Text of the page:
A darker color indicates that the insect has had a fair share of human blood meal.
This image of a pair shows bed bugs looking like someone was toasting them. Do not be deceived about their appearance because these are mature ones.
Scroll down further to see young bed bugs immediately after hatching.
The bed bug family you see here was pictured on a bed frame joint. The insects like to crowd in specific hidden corners of the bed or other pieces of furniture. They don’t hang around in the open like houseflies.
By now, you might be scared. We have an army of bed bugs here. They are dead though. The guy who took the picture had just sprayed their hiding joint. One cannot find this many bed bugs in one spot.
Read: Can You Squish Bed Bugs?
A small engorged bed bug resting on a toe. It is just one week old and well-fed. The insects do not require much blood to swell like this. However, when it is time for them to suck, they know how to exploit their victim.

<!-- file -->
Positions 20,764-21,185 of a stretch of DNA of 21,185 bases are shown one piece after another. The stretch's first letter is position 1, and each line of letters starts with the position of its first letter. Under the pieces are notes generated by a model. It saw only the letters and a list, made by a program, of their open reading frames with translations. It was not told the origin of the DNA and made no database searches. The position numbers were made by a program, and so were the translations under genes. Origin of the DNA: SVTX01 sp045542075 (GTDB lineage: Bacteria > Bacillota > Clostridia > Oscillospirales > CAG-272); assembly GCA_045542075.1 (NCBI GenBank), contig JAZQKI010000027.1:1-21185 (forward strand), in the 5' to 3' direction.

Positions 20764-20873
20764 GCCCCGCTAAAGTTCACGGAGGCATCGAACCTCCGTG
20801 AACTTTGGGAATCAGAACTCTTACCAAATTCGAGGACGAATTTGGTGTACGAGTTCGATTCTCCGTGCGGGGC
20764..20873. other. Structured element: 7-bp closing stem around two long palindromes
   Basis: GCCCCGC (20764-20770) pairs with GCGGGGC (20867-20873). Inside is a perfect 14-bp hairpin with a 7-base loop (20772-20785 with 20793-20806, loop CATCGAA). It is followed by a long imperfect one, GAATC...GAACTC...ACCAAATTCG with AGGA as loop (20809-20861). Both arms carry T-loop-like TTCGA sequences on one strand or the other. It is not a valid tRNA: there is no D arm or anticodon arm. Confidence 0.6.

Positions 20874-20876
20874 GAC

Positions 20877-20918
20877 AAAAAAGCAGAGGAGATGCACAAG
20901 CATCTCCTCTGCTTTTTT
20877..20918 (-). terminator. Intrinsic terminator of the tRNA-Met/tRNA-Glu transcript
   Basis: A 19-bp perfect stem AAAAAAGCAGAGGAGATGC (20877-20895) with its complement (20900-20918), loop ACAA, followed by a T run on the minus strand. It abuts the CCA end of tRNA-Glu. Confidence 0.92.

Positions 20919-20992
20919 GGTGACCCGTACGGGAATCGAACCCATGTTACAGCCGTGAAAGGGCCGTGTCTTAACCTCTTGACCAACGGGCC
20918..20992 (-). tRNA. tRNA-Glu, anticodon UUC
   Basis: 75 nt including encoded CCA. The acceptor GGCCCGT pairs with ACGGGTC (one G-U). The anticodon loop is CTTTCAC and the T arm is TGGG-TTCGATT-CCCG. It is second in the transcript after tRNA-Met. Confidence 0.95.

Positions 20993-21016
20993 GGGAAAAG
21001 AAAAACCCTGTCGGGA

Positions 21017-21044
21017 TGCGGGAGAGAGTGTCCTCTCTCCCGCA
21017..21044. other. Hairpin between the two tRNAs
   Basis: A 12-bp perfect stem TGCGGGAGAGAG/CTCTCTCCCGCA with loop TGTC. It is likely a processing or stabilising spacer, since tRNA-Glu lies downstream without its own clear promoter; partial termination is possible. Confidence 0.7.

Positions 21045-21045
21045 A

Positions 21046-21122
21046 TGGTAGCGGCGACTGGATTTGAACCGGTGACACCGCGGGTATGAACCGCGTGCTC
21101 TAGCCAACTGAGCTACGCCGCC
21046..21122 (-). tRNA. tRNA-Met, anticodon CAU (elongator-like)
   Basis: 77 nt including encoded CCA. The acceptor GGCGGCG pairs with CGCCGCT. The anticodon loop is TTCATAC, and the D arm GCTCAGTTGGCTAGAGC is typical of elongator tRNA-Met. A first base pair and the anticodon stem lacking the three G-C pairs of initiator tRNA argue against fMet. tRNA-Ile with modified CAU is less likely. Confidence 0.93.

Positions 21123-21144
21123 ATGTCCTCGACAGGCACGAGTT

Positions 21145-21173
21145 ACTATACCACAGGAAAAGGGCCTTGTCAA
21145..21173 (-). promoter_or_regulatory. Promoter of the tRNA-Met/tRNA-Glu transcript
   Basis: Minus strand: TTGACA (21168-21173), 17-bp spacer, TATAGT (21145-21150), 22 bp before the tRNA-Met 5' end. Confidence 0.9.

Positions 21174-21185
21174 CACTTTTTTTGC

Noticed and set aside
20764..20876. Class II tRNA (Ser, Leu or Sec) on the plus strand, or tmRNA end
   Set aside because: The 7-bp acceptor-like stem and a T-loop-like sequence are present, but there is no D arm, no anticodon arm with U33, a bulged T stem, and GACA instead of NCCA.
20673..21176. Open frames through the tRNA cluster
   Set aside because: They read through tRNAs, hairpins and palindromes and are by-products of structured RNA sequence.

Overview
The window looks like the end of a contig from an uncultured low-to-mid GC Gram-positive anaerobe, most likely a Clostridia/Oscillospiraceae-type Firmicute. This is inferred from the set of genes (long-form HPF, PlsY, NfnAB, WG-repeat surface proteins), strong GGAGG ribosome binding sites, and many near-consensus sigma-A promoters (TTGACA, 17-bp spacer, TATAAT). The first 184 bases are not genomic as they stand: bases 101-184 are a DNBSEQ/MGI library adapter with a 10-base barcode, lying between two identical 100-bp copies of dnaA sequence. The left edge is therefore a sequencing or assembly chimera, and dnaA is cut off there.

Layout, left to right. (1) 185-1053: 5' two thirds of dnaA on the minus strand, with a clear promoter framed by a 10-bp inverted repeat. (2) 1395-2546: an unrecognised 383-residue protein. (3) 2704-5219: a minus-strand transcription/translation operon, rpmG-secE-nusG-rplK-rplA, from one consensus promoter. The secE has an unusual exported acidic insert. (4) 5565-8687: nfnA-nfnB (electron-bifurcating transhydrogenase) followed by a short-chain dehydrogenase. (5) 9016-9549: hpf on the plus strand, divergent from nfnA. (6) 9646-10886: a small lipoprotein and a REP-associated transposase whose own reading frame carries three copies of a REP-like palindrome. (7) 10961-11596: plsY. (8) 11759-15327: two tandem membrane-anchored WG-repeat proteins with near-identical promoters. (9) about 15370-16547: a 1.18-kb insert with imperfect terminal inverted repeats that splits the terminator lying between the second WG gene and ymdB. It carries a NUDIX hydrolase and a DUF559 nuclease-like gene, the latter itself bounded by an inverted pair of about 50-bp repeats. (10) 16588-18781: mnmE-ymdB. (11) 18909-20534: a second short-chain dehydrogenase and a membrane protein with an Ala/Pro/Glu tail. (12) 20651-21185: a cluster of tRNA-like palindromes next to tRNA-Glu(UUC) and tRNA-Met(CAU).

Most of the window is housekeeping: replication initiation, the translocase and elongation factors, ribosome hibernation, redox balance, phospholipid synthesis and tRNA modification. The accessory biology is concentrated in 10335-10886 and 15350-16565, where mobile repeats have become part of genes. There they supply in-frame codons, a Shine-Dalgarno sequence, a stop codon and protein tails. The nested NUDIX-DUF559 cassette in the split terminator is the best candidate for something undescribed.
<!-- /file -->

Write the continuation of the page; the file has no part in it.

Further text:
After feeding, bed bugs become engorged and swollen.
What do Bed Bug bites look like?
Bed bug bites will be visible as small, red, and itchy swellings with a dark center. The bite is usually marked with a swollen surrounding and is less than an inch across. The most common places bed bugs bite are exposed skin surfaces including the face, neck, arms, hands, and legs.
As if it would get any better, bed bug bites are even scarier. These bites are usually in the back, inner arm, calves, and the back of the neck. Those are usually the most vulnerable body spots.
Some researchers suggest that the reason the bugs bite those regions is because they are lie toward the mattress.
Others think that those areas of the body have thin skin surface making it easy for bed bug’s stylet fascicle to penetrate. The stylet fascicle is the straw-like tube at the mouth that bed bugs use for feeding.
The image above shows a female victim who has experienced some rough moments with bed bugs. The bites can get quite itchy for those who are allergic to bed bug saliva.
What do Bed bug eggs look like?